A shared access signature (SAS) provides secure delegated access to resources in Azure Storage. SAS tokens can be signed in one of two ways: by using storage access keys and by using Azure Active Directory. SAS tokens that are signed by Azure AD accounts are also known as "user delegation SAS tokens." In this post, we present an overview of storage account security and then focus on managing user delegation SAS tokens.

Baki Onur Okutucu

Onur is a subject matter expert for Office 365, Azure, and PowerShell technologies. He is the founder of Clouderz Ltd, a cloud consultancy based in London. For ten years in a row, Microsoft has recognized him as a Most Valuable Professional. You can follow Onur on Twitter: @BakiOnur.

With regard to securing Azure Storage accounts, there are several enhanced security methods out there such as access keys, SAS, storage advanced threat protection (ATP), encryption, and firewalls.

While some of these features protect access at the network level, others ensure access to sensitive data from untrusted sources is managed securely. Securing access to a specific blob in a container or an entire storage account can be accomplished in several ways. It's important to know what the best methods are to secure certain services over a storage account. Let's have a quick look at the access methods on a storage account.

Access keys ^

Access keys are used to authenticate application or user requests against a storage account. There are two keys by default, which provide services with full access to a storage account. This is why these keys need to be protected in a KeyVault for an additional layer of security. In addition, regenerating keys (key rotation) regularly is essential for ensuring the keys are secured against untrusted sources.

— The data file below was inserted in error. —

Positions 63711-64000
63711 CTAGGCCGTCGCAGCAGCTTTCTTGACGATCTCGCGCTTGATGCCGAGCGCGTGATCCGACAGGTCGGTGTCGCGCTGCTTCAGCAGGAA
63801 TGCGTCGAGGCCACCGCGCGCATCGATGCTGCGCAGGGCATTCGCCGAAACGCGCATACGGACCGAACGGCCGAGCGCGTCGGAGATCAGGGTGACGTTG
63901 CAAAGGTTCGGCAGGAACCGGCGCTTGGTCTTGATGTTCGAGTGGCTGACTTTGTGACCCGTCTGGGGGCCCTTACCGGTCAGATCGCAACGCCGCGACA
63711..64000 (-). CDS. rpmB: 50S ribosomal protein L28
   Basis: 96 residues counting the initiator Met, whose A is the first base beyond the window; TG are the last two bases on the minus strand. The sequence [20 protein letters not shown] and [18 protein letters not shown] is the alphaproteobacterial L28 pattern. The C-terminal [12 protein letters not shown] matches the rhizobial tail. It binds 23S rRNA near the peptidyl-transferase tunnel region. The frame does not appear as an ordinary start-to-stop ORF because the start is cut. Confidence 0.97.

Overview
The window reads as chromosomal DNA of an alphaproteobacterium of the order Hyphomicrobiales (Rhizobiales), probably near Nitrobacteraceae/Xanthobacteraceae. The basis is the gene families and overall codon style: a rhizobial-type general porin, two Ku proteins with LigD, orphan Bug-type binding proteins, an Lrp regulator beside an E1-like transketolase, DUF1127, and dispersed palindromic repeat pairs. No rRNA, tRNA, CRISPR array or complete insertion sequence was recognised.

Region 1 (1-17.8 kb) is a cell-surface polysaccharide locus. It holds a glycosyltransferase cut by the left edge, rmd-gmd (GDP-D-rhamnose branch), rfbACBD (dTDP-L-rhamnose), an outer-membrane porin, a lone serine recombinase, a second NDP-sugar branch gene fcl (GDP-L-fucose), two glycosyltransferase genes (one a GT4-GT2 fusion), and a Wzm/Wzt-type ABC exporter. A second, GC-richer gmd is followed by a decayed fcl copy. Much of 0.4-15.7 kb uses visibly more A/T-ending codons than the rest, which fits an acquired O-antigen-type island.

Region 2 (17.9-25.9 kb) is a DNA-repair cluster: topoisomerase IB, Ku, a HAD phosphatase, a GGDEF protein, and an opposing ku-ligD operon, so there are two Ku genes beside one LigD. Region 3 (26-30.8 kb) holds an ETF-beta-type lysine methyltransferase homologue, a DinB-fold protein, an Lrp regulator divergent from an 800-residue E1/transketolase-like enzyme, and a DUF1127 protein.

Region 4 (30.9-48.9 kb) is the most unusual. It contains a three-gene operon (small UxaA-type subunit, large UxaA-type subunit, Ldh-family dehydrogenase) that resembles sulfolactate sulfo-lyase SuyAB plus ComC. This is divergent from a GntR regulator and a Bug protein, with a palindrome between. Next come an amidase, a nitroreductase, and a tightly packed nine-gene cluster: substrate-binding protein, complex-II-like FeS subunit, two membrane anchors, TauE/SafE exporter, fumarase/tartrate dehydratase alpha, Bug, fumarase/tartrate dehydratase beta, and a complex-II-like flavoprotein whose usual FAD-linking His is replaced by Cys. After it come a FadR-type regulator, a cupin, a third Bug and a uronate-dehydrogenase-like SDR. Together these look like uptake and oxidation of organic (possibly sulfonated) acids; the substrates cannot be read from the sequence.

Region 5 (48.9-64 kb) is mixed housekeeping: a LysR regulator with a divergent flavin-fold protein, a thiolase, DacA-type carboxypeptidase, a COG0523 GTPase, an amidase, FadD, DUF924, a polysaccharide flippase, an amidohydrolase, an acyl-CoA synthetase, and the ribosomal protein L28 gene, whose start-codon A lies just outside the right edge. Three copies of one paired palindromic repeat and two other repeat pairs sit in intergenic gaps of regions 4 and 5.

SAS ^

SAS is a kind of web URI that grants access rights to Azure Storage resources and services such as blob, file, table, or container. When you create a SAS, you can also specify the permissions that users or applications can have on the resources and how long the SAS will be valid. SAS tokens can be created in Azure Portal, or by using CLI or PowerShell. If required, an account-level SAS can also be created to delegate access for multiple services in a storage account, unlike granting access for individual storage account services.

SAS tokens are signed with a key when they are created. SAS tokens can be signed in two ways: using a storage account key or using Azure Active Directory.

Storage account key

SAS tokens for both individual services or entire storage accounts can be signed using any storage access key available on a storage account. So when you regenerate access keys in a storage account, you also need to regenerate existing SAS tokens that have been generated using old access keys.

Azure Active Directory

SAS tokens can be signed with a key created using Azure AD credentials. This method is known as "user delegation SAS." It protects SAS tokens using OAuth 2.0 tokens for an additional layer of security.

Creating a user delegation SAS key using PowerShell ^

Now we know that user delegation SAS is more secure than using storage access keys. So how can we use it? We will now use PowerShell to create a user delegation SAS key.

To enable using PowerShell to create a user delegation SAS, we first need to install the Az.Storage 1.3.1-preview module.

A preview version of the AZ.Storage module must be installed first

A preview version of the AZ.Storage module must be installed first

We create a new storage account context to point to a storage account on which we will create a user delegation SAS token.